Marty: Well I expected difficulties but there were some things beyond difficult. Having to do things a whole another way. And definitely a whole different creature. I got along with the crew but at first that was difficult.
Captain John: There were a lot things that were pretty much the same. The seas were bigger than we had experienced. There were a lot of reefs along the coast and some outrageous activities so there was significant exposure at any time out there … we couldn’t get some things from the native landscape … it was different without some of the equipment we’re used to. Some of it was adaptation to working with sub-standard equipment.
Examiner: Besides being captured on camera and being in South Africa, was there any significant differences working out there?
Marty: Things were a lot different. The people were great over there … The differences were the safety regulations over there. If something happened they don’t have international help. The coast is a bit rougher, a lot of rougher waves.
Examiner: The waters then were a bit more of a challenge?
Marty: Definitely, very unpredictable.
Examiner: You had worked with the other diver before?
Marty: That’s my best friend. We learned how to dive at the same time. So we graduated together. Later we lived together, and went out and got into trouble together. That’s the way its always been.
Even comic books can’t ignore the notion alluring life at sea in genres portraying scientific expeditions, romanticized piracy or treasure hunting. Whether the Maryland-resider Daniel Govar‘s bringing the webcomic Azure, Image Comics deep diving thriller The Vault, the adventuristic espionage of Revolutionary War privateer The Black Coat from digital comics publisher Ape Entertainment.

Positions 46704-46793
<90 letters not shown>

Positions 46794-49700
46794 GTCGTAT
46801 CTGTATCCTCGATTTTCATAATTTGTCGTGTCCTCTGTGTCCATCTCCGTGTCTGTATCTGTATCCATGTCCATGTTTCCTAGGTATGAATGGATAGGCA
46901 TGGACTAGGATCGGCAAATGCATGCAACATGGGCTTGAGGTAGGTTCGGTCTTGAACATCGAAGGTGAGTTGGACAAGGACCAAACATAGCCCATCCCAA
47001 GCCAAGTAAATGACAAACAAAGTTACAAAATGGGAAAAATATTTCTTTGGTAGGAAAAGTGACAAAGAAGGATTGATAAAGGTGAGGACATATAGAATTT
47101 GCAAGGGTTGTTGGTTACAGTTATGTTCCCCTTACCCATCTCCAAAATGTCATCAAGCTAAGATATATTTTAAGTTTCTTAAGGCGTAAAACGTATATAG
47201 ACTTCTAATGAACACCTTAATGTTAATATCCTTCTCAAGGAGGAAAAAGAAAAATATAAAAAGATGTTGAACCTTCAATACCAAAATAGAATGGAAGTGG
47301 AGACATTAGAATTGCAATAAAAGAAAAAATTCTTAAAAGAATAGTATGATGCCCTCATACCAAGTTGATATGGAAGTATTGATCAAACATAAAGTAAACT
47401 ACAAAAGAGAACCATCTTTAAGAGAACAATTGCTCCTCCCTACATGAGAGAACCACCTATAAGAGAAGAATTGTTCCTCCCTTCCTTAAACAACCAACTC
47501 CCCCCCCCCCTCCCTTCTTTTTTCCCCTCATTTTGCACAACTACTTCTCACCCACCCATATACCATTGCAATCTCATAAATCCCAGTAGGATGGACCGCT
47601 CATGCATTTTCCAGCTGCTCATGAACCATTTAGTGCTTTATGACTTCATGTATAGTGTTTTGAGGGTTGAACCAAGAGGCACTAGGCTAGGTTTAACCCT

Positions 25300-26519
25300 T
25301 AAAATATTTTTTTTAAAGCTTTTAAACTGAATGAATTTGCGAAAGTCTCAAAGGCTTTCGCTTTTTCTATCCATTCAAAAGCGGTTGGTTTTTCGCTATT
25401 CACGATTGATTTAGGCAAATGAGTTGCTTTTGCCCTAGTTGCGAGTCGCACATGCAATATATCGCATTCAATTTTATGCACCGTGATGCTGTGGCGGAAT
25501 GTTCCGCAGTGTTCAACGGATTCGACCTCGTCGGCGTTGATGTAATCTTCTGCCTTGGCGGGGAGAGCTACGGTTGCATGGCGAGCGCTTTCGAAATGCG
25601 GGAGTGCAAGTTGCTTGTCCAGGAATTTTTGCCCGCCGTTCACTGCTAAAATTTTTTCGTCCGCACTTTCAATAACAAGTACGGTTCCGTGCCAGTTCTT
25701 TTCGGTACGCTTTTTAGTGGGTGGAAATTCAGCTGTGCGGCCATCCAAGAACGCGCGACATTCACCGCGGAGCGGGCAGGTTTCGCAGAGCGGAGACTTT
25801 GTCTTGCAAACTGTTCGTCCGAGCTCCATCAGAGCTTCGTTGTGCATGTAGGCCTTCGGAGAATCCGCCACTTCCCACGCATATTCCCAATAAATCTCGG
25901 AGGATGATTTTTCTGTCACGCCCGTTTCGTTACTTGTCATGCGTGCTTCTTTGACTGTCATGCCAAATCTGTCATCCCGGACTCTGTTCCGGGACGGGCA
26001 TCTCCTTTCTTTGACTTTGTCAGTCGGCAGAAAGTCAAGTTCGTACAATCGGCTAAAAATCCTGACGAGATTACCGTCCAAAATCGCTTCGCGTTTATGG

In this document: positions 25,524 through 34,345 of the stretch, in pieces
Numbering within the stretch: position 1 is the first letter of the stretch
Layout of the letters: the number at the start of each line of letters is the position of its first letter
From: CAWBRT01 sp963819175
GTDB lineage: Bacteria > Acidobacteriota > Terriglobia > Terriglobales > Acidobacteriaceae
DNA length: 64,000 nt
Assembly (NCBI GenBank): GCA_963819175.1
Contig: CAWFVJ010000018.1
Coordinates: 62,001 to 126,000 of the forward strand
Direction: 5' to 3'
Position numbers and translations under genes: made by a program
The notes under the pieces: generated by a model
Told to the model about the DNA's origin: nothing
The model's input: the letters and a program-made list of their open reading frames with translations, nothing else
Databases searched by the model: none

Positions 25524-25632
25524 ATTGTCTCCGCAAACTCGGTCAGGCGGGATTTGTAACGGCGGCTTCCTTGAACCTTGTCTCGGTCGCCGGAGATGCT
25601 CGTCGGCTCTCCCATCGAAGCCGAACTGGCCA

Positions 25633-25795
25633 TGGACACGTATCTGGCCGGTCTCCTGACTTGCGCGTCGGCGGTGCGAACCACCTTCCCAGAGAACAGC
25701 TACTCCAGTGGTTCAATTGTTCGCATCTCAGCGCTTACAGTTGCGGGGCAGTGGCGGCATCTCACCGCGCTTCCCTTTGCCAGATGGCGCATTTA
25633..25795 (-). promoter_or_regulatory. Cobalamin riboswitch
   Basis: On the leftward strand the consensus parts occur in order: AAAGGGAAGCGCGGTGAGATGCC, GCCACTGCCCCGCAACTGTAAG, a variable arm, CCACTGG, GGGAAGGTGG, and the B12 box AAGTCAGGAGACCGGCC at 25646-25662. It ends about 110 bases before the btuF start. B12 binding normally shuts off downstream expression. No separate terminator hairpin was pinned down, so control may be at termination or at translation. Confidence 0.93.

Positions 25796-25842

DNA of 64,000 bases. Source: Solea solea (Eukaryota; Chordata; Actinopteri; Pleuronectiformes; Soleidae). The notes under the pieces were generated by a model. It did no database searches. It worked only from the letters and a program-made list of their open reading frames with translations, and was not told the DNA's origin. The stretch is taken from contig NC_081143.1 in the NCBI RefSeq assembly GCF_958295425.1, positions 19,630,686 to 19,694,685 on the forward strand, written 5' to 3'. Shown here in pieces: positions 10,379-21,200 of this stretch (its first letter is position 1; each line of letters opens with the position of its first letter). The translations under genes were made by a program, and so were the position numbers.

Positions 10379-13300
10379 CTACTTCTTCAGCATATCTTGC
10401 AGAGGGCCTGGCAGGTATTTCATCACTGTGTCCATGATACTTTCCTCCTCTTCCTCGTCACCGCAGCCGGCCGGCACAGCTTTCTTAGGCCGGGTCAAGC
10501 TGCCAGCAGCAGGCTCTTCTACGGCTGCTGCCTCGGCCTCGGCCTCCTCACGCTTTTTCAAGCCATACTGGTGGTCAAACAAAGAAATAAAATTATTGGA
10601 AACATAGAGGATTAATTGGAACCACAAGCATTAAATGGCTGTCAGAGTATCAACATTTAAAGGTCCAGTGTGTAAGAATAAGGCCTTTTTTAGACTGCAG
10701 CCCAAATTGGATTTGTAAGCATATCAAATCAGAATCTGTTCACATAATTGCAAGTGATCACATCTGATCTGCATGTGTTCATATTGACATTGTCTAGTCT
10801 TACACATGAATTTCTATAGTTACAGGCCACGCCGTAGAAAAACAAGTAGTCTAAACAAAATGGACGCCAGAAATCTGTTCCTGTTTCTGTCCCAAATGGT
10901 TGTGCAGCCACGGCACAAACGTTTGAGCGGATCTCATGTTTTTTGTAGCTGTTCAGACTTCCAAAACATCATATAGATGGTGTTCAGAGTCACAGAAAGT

Examiner: There’s a lot of comic book movies out these days, movies like “The Avengers” and “Sin City”. If you were called in aa a consultant for a scene at sea, what would you like to see put into this movie?
Captain John: First it would have to be on the water … Without a doubt there would be crazy dangers. You know then some motorcycle scenes in there a la Tom Cruise. Then some sort of tension whether it’s battling Mother Nature or showing that at certain points when working Nature doesn’t go the way you want it to and complications come along. And all those things we usually do. That type of adventure it’s ordinary experiences under extraordinary circumstances.
Marty: Wow. That’s a tough question. I don’t watch a lot of comic book movies …
Examiner: Alright, then out of this first season what situations really stood out to you for viewers to catch in the upcoming episodes?
Marty: Uhm, there were a lot different things. I haven’t seen the episodes yet. I’d say the storm. That was definitely something …. Overall it’s [“Diamond Diver” episodes] pretty entertaining.
Captain John: Obviously the adventure of the show. There are things that are quite spectacular. It was going out in little boats. There was bailing out water during a big storm; it was exciting and nerve wracking at the danger of it. It’s [the show] an adventure all the way. From working underwater to being on the boat. With the crew there’s great knowledge but then there’s the practical jokes. Lot of practical jokes and all of them were new.
Examiner: That brings me to another point, was there a time when the team was in synch after a lot of personnel friction?
Captain John: Yeah, exactly. Jason – my son- and I don’t work well together on a regular basis so we up and get the tensions going. We’re always watching what each other’s up to and anticipating what the other is doing. It was good to bring somebody into that level of teamwork. And not everyone were team players all the time and that made a challenge for me.
Then before the discussion’s end:
Marty: Oh, hey I got something to change from a movie. Those “Twilight” movies. I grew up around there and it’s no place for vampires! (laughs)
Catch “Diamond Divers” on Spike TV, premiering on June 20 at 10p.m. ET.